Sunday, August 31, 2014
Come Back To The Table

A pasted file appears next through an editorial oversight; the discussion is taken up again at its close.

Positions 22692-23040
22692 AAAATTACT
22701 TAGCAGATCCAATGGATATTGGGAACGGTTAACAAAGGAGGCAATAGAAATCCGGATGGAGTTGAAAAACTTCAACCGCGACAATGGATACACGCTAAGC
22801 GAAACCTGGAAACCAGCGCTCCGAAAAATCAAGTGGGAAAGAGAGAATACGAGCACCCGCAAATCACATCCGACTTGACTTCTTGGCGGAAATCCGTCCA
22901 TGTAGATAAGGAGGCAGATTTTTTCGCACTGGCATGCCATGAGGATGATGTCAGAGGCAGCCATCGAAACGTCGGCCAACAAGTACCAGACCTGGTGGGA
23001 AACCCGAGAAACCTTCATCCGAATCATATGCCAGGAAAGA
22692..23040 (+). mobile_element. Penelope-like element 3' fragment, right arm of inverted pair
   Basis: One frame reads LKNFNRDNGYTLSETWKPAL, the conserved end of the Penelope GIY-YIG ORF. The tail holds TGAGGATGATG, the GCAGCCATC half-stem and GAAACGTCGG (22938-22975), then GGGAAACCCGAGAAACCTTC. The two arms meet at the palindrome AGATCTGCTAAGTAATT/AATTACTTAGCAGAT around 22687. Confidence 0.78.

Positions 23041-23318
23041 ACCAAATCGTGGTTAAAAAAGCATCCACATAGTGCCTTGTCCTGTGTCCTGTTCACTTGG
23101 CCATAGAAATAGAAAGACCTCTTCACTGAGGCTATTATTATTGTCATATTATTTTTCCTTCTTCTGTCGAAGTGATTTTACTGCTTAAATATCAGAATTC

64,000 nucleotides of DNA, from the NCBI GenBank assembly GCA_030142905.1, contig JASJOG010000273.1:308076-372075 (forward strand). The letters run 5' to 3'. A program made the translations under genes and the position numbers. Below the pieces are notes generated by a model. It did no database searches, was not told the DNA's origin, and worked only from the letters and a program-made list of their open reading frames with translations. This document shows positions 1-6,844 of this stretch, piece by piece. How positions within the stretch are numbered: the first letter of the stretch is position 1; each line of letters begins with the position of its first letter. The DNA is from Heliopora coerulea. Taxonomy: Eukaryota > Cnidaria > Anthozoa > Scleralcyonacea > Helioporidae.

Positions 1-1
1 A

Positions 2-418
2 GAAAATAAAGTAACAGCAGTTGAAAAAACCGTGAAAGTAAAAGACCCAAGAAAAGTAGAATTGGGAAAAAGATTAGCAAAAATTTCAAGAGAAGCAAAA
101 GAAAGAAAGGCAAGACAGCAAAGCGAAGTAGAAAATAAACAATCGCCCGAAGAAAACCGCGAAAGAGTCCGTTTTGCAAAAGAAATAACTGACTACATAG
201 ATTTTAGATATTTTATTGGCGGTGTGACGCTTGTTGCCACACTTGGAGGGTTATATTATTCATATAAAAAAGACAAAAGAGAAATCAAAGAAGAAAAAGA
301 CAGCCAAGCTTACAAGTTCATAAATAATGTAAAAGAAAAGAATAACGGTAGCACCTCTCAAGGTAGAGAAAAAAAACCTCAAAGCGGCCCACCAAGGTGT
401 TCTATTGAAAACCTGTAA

"This do in remembrance of me." What does "this" even mean? To most of us brought up in church, upon a proficient grasp of phonetics, the phrase has been read thousands of times in default mode. We have gone through the motions of communion so many times that it no longer holds great significance for us. With rare exception, the elements are forgone and little recognition of the absence prevails. However, a premise that continues to be expanded for me will not let me alone. Thus, I write. While I am no one of reputation in the spiritual community, I compose this post in hopes that someone else may stumble across it by providential means, and that a seed will be planted to provoke heart changing thoughts. In less ritual-driven houses of worship, the communion table is typically saved for special occasions or specific holy days in the Christian church, namingly Easter and Christmas. So twice annually, we more purposefully observe what should continually be at the forefront of our spiritual consciousness. (This doesn't mean I think we should take communion every week, btw.) As a follower of Christ who believes we are sincerely approaching the second coming, I'm beginning to see another side of this table. If you will allow me, I'm challenging you to think outside the traditional box for just a moment... When Jesus served His disciples at the last supper, He told them the bread was representative of His body that would be broken, and the wine was as His blood that would be poured out. He instructed them to continue the practice and to do it in remembrance of Him. We remember the power unlocked from that sacred suffering when we partake of the elements, but as current events continue to unfold, the actual word "remember" has taken on a new meaning to me. To dismember something, you're tearing it apart. So if you were to re-member a thing, you would be putting it back together again, correct? For those belonging to the household of faith for any number of years, the schisms and dividing lines between us are very evident to see. In fact, they seem to grow on a daily basis depending on the issue. I ask you this; if we are truly the Bride of Christ, what does this say for us? Have we allowed ourselves to willfully be dismembered by harsh,religious ideas that trump the law of love? And bringing it even closer, have we created hostile houses of fellowship? Are we so put out with fellow congregants or those in leadership, that we have nullified our acts of worship? Hostilities have been poured out throughout Christendom, and now they are spilling over onto streets worldwide. Our nation is not exempt from this and if the church cannot come together as ONE body, it will worsen. Yet there is power in unity, which leads me to the next word, "communion". Right away, the etymologist in me hears two English words, come and union. However, it is a word of French and Latin derivatives, with the most poignant usage coming from the ecclesiastical community. Com - "with,together" and Unus - "oneness,union". You can see where I'm going with this, the table of communion is where we can be put back together again both individually and corporately. Healing is the children's bread, and we are symbolically partaking of the bread of life. The wine/juice is a reminder of the blood that was spilled for our healing, His wounds for our wholeness. His suffering for our peace(nothing missing, nothing broken). When we are corporately whole, we can move in unity. It begins in the local congregation and spreads from there. When we are united under the banner of Christ, regardless of denominational variations, we can truly function as one unit. So I'm inviting you back to the communion table. The table of healing, the table where the Body is put back together again, the table of unity. This do in remembrance of Him, He is waiting!